You should probably replace some of your fabric face masks
If your masks are beginning to feel as old as this pandemic, it’s probably time to get yourself some new ones.The Centers for Disease Control and Prevention advises using masks that have at least two layers of tightly woven, washable, breathable fabric, such as cotton. When you wash your masks regularly, which you’re supposed to do, the fabric, as well as the fit, can begin to deteriorate. As this happens, your masks become less effective.“A newer, fresher mask is likely to have tighter fibers, and so it’s likely better at keeping out other particles and keeping your particles in,” says Krys J...
The Philadelphia Inquirer
CDC advisory committee discusses who should get first vaccine doses
A key committee that will advise the U.S. Centers for Disease Control and Prevention (CDC) on who should get the first doses of COVID-19 vaccine agreed Monday on initial priorities and an ethical framework. But the hourslong meeting of the Advisory Committee on Immunization Practices (ACIP) demonstrated just how complicated it will be to get the vaccine into the arms of millions of people.First off, the different vaccines in development have different attributes, such as how they work and can be distributed, and it isn’t yet known which products will be approved first by the Food and Drug Admi...
The Philadelphia Inquirer
The CDC upgrades cruise ship COVID-19 infection risk to highest level possible
MIAMI — The U.S. Centers for Disease Control and Prevention upgraded the cruise ship travel risk to a level 4, the federal agency’s highest risk level possible for contracting COVID-19.Amid reports of widespread outbreaks in cruises earlier this year, CDC recommends for travelers to avoid cruise ships, including river cruises, around the world, given the “very high” risk of becoming infected or spreading the novel coronavirus.If passengers decide to go on cruises, they should get tested three to five days after the trip. Even if they test negative after a trip, cruise ship travelers should sta...
More than 1 million people traveled on planes in US on a single day ahead of Thanksgiving amid coronavirus pandemic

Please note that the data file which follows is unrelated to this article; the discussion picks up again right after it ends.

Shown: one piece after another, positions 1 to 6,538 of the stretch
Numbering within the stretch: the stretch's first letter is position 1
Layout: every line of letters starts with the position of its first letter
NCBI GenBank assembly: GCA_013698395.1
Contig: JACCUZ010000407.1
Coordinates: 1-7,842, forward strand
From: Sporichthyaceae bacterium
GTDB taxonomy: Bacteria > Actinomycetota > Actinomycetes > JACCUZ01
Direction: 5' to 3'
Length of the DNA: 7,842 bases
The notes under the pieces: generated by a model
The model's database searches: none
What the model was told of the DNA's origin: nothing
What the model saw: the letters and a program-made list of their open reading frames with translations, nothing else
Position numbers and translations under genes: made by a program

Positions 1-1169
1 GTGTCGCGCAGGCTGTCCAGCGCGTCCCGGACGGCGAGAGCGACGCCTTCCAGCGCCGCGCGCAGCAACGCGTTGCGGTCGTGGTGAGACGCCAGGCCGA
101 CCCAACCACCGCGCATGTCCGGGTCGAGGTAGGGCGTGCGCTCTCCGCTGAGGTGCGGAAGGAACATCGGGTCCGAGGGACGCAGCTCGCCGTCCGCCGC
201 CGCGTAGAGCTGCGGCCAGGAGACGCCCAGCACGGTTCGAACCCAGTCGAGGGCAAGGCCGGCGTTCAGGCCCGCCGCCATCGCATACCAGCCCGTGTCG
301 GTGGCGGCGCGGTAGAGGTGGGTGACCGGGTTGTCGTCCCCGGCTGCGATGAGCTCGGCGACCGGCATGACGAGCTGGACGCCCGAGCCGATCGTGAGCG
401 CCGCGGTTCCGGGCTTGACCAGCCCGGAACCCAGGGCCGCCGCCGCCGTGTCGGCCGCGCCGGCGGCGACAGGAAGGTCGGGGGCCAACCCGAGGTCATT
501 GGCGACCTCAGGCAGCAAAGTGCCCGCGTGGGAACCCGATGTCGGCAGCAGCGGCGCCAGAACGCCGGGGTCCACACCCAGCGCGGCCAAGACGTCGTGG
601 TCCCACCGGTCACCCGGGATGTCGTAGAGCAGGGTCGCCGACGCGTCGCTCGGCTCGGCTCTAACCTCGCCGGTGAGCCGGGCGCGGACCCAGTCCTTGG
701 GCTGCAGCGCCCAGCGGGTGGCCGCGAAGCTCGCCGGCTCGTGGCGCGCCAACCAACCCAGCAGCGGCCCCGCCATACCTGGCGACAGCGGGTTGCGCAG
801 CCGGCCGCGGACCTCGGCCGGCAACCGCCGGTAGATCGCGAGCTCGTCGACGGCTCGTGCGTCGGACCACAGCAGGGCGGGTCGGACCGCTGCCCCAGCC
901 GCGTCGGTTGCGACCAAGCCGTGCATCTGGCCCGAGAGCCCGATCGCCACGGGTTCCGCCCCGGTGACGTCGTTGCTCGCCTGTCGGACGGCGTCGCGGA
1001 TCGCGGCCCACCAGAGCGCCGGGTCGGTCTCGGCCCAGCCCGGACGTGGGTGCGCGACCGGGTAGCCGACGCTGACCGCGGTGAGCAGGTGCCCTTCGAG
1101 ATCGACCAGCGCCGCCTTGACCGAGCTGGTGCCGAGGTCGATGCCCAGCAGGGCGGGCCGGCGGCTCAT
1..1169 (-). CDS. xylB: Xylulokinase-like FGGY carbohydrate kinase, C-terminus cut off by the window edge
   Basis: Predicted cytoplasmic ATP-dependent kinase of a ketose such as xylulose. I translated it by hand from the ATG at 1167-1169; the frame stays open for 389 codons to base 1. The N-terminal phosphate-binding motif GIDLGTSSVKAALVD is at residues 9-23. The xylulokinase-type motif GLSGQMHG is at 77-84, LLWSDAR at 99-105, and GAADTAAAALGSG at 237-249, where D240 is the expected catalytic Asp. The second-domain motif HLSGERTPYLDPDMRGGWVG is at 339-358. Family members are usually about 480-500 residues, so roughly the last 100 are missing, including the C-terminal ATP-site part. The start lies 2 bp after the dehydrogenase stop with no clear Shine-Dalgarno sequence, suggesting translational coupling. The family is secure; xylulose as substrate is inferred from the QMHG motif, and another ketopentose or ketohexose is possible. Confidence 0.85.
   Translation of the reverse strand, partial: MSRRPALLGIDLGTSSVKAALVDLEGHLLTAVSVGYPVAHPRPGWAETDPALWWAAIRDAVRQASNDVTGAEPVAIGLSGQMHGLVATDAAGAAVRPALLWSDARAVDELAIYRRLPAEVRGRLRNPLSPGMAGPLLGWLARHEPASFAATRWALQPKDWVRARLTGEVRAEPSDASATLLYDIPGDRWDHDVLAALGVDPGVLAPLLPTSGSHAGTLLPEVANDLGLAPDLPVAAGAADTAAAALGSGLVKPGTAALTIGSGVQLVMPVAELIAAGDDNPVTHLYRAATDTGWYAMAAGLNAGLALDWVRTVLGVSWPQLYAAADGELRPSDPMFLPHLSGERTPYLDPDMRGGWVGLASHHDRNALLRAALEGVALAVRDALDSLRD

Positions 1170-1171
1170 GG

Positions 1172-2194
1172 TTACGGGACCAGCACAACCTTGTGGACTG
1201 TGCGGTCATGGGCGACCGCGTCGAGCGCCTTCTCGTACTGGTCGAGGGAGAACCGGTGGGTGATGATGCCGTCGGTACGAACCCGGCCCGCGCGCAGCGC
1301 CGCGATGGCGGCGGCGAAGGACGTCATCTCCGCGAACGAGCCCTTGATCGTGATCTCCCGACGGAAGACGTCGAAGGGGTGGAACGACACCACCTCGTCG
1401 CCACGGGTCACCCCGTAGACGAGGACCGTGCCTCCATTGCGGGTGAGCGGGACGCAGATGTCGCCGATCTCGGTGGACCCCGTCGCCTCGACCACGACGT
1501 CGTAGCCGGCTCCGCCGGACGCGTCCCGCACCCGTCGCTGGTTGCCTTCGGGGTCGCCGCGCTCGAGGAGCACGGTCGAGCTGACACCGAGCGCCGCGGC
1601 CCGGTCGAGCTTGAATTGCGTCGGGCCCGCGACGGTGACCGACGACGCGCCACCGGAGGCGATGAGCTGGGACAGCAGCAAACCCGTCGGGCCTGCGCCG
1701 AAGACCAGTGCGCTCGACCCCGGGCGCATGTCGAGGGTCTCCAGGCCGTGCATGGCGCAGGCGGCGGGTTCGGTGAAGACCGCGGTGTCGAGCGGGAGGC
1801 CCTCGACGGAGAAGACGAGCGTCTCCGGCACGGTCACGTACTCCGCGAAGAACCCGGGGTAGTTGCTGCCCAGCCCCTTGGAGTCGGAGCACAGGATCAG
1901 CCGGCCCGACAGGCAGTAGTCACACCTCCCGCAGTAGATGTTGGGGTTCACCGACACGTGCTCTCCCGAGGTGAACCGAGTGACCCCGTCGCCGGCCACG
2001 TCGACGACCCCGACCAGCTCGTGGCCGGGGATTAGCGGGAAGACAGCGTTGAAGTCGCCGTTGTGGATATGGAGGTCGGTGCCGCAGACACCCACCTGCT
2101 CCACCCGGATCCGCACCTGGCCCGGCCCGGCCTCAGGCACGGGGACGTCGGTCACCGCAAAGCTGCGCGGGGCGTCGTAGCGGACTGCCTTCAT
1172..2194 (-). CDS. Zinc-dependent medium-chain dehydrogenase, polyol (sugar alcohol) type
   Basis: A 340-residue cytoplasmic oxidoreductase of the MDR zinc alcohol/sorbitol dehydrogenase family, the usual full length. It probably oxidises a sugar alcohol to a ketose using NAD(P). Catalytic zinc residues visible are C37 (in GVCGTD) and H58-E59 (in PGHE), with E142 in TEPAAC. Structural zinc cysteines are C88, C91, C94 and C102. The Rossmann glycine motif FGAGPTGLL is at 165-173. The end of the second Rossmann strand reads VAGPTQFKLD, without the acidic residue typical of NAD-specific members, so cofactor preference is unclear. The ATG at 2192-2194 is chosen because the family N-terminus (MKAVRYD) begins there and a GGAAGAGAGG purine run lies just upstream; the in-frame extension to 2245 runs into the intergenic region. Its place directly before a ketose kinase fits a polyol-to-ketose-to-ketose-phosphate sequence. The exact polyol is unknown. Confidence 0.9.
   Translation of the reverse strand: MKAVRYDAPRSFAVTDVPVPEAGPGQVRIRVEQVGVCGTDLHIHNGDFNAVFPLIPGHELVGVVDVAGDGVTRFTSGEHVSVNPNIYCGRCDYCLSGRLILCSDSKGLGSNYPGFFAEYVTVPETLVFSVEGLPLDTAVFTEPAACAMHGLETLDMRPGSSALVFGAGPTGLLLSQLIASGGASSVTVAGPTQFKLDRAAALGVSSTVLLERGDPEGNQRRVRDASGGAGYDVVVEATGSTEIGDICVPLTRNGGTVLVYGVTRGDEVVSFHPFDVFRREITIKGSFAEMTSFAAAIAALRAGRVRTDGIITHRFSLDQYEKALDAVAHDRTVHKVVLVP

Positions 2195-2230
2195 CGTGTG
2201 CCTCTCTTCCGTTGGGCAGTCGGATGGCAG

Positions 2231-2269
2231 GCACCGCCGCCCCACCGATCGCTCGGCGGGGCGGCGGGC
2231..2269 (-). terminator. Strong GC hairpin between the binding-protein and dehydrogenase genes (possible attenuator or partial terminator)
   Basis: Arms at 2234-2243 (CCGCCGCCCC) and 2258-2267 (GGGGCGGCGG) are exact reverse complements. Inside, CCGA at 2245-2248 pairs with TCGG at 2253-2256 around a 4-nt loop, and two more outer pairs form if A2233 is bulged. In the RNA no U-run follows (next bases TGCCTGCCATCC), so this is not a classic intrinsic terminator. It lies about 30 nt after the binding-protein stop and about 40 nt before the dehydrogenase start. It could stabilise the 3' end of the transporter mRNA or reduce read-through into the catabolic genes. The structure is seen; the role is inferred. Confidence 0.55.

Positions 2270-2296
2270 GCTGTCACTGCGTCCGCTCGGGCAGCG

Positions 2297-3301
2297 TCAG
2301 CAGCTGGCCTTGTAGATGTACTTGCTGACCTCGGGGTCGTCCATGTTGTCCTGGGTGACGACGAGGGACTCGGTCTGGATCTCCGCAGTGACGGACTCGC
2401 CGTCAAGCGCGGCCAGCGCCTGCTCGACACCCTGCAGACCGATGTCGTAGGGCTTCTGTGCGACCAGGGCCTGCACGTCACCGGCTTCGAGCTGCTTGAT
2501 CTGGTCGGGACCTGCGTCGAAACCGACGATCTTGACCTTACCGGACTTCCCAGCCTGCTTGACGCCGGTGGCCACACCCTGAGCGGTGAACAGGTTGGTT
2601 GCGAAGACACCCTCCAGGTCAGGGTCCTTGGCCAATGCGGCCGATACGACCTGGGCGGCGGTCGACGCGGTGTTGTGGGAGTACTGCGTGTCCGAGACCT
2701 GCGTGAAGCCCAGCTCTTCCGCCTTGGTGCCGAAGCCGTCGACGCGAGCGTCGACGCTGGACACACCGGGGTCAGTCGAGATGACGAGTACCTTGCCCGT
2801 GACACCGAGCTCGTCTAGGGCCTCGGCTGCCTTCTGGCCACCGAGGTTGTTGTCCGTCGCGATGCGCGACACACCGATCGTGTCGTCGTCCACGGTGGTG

The turbulence caused by the coronavirus pandemic didn’t deter more than 1 million people in the United States from traveling aboard planes on a single day ahead of the Thanksgiving holiday.A whopping 1,019,836 people went on U.S. flights on Friday, data [released](That’s the second-highest number of single-day travelers since mid-March, when the outbreak of COVID-19 began to cause shutdowns throughout the U.S. and devastated the air-travel industry.The only day since then that’s seen more people travel by plane than last Friday was Oct. 18, when 1,031,505 passengers boarded U.S. flights.Frida...
New York Daily News
Editorial: Heed CDC on holidays. Not the radiologist
In the three months since President Donald Trump made Dr. Scott Atlas — a radiologist, not an epidemiologist or specialist in infectious diseases — his favorite source of ideas on how to respond to the coronavirus pandemic, the United States has been racked with a record-setting third surge of virus cases, with record daily deaths expected in coming days. The president, his wife and youngest son have all been infected, as well as his eldest son, who lives elsewhere. The president had to be hospitalized. And White House gatherings became “superspreader” events. It is hardly a coincidence the pa...
The San Diego Union-Tribune